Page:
The governor of West Java and an Islamic leader are among those who denounced religious discrimination towards a church, which was on a humanitarian mission to provide aid to survivors of the devastating earthquake in Cianjur Regency.
Footage recently circulated showing several men tearing off signs belonging to the church from aid tents.
Local police said the men belonged to an Islamic mass organization who went on a crusade against any form of self-promotion by aid-givers in order preserve "religious neutrality" among charity organizations present in Cianjur. Though they tore off the church's sign, police said they did not refuse the aid from the house of worship.
West Java Governor Ridwan Kamil shared the video on his Instagram yesterday, not to condone the discrimination but to demand police take action against the group.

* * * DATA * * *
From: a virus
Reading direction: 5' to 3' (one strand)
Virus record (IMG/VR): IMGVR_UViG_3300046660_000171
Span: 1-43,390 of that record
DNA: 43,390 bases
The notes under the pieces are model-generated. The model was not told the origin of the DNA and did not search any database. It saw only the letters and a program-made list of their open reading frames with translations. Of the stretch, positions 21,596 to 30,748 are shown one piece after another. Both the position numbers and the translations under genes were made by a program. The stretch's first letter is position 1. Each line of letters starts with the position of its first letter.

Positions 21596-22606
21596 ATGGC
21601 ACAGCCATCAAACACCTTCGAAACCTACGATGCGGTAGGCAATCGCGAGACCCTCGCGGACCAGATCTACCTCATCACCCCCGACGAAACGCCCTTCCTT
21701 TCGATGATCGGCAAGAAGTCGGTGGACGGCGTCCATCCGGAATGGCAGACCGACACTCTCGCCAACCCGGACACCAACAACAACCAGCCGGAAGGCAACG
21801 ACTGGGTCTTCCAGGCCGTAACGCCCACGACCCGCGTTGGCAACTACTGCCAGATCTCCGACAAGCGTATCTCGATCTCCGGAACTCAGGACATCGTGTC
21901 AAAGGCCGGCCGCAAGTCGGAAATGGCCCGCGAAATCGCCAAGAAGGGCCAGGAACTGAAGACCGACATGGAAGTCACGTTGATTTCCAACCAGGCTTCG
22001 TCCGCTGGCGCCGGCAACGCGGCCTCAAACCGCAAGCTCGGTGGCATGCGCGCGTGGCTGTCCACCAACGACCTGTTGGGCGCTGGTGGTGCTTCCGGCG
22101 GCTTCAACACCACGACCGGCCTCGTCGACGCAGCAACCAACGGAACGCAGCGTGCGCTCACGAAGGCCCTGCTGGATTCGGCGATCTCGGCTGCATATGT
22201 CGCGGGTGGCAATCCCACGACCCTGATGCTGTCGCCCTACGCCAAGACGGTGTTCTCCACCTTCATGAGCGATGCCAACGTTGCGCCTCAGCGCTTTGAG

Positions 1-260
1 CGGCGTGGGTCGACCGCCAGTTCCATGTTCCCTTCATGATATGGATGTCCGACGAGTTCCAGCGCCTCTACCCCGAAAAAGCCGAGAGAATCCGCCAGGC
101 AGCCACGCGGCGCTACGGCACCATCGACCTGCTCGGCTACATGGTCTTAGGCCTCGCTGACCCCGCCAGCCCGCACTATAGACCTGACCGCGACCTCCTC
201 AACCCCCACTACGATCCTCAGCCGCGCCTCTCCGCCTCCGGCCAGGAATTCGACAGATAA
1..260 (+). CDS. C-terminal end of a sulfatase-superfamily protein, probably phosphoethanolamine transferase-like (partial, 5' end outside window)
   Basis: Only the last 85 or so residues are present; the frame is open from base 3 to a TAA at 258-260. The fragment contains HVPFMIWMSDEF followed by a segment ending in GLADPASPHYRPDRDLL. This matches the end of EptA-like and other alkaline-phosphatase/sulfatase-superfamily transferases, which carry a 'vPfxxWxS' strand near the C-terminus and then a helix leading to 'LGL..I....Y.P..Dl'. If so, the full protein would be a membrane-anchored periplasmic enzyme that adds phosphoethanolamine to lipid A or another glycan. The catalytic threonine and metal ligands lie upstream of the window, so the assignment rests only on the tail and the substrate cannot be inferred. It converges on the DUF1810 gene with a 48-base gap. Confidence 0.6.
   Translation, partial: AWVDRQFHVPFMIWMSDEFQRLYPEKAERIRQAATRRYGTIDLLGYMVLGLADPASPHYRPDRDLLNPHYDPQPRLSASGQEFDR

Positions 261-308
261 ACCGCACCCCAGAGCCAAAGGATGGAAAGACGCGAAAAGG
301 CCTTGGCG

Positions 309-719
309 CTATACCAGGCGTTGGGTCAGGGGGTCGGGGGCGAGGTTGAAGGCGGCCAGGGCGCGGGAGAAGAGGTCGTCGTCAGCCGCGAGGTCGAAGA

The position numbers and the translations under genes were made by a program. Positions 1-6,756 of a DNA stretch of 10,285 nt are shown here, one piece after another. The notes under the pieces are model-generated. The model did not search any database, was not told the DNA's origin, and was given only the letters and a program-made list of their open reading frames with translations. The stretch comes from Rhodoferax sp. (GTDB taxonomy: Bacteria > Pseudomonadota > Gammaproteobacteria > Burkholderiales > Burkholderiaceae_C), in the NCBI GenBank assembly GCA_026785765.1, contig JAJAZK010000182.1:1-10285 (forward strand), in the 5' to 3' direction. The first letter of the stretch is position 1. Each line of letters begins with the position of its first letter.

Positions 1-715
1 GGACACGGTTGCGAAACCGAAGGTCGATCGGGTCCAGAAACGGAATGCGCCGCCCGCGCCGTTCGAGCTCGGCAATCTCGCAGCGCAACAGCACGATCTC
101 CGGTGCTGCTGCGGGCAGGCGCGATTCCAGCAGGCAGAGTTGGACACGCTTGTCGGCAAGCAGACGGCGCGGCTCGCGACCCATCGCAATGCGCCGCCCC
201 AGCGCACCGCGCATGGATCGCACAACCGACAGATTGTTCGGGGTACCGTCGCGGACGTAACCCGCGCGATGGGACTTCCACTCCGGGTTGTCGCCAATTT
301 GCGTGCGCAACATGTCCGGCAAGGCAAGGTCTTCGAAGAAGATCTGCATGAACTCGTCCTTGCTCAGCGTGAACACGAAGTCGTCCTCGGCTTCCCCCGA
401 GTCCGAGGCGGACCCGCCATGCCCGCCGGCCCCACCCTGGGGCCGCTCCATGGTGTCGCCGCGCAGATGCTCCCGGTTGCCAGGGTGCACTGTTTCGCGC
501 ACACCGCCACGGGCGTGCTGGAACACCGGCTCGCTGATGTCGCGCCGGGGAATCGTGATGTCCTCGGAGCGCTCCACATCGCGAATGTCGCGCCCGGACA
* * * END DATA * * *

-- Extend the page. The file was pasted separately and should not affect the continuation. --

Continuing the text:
"This is extremely regrettable and it cannot happen again," Ridwan wrote in the caption. "Disasters do not discriminate and [the quake] has impacted everybody, every party and every group in the Cianjur we love."
Ridwan also pushed back against the self-promotion rhetoric, saying that it's normal for aid-givers to label their property on the ground as a form of accountability towards their donors.
The incident prompted some accusations of "Christianization" (a term used locally to describe conspiratorial attempts by Christians to convert Muslims) by the church, which was shut down by one of the most respected Islamic figures in the country.
"That was immature. We must be able to differentiate between humanitarian activism, social activism with Christianization," said Said Aqil, former chairman of the Nahdlatul Ulama (NU), one of the largest Islamic organizations in Indonesia and the world.
As of this article's publication, local police have yet to launch an investigation into the incident.
A 5.6-magnitude earthquake shook Cianjur on Nov. 21, destroying thousands of homes and buildings. As of the morning of Nov. 28, 321 people have been declared dead while the search continues for dozens still missing. More than 70,000 have been displaced from their homes and are taking refuge at shelters.